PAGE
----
Latvian Twist on Faust
Is a usurious cash loan secured solely by the borrower’s immortal soul enforceable, as a matter of mortal law?
Fantastic as it seems, a report proliferating on the Web says a new company in Latvia is using that business model, successfully. Two-month old Kontora Loan Company of Latvia, brainchild of a 34-year old entrepreneur, offers cash loans up to about €700 (about $500) with daily interest rates of 1% (and some opacity on the frequency of compounding).
The soul part aside, requirements are modest: borrowers must be Latvian residents and provide name and signature. The company has low overhead, foregoing collection staff or policy, reasoning the soul is security enough. Business is off to a good start, with 200 customers on board, a demographic heavily populated by poor drunks recently in bar room brawls.
Regulators in Latvia reportedly do not object, except that its Consumer Rights Protection Center questions the business from “a humanistic standpoint.” It would not take our nascent Consumer Financial Product Safety Commission much effort to find the loans objectionable in the US, although mere excuse from mortal legal obligation may leave risks that human judges cannot exonerate.
As a mere matter of mortal law, there probably is sufficient consideration for the contracts, and duress would not be a defense for the merely impecunious. But drunks could be excused on the grounds of lack of capacity; opacity in the compounding clause may justify excuse for all borrowers based on nondisclosure. In addition, compounding aside, the daily interest rate would be usurious in the US, probably even in Delaware, Nevada and South Dakota, making the whole bargain unenforceable in our courts. And there is always unconscionability.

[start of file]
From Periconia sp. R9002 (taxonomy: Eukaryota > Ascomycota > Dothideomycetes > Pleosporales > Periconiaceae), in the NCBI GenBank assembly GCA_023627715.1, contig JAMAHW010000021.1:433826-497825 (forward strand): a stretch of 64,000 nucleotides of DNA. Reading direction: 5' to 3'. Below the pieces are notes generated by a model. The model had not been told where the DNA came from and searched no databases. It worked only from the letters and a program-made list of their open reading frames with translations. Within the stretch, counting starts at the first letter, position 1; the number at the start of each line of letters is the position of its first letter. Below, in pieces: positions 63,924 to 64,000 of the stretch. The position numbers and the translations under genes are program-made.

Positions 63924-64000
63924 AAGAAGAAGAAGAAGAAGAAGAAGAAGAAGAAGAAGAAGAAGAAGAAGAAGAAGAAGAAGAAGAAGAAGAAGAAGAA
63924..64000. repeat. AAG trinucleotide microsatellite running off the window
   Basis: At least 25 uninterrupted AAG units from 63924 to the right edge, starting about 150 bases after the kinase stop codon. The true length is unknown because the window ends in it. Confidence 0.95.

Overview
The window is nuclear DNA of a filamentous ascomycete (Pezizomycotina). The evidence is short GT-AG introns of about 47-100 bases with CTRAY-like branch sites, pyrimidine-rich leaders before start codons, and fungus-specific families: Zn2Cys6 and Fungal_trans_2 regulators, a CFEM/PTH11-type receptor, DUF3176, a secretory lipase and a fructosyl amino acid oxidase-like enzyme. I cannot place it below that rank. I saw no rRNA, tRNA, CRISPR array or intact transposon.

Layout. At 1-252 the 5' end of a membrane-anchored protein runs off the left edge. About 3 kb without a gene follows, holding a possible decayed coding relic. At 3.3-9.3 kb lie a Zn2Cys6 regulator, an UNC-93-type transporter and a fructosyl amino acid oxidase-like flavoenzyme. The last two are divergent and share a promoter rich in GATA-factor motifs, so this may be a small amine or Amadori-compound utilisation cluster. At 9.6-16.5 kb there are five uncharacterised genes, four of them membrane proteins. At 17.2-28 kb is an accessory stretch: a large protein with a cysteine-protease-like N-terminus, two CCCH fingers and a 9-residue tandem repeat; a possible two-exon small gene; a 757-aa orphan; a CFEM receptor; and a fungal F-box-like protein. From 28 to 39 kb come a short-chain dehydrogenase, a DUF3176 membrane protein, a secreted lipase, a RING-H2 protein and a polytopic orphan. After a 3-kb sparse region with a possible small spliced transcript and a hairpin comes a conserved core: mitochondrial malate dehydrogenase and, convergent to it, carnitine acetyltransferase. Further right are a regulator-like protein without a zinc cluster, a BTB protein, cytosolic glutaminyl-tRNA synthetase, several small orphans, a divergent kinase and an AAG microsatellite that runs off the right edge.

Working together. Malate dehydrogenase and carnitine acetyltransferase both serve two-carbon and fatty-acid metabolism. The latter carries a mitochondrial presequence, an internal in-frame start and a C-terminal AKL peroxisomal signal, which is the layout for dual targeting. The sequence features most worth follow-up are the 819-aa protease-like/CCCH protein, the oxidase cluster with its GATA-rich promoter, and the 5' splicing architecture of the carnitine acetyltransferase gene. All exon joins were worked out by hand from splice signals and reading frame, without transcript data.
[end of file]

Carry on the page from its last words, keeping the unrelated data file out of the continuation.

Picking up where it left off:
But even if excused in the courts of human law, there remains the religious side of the bargain. In Latvia, spiritual leaders vehemently object to the loans and the whole business model. They say the loans are un-Godly and impermissibly prey on people’s fears.
Religious leaders also stress an additional concern, which seems a mixed question of law and religion, and is a bit puzzling: the loan agreements may be assignable. Assuming the contracts are enforceable, they may well also be assignable. Yet does it matter who holds the loan?
As a matter of contract interpretation, one supposes, if the borrower defaults, the soul is lost, no matter who holds the right to repayment. Perhaps the danger is that this firm, reputable enough, may assign the contract to a disreputable one, perhaps one with links to the devil?
Hat Tip: Sara Rothman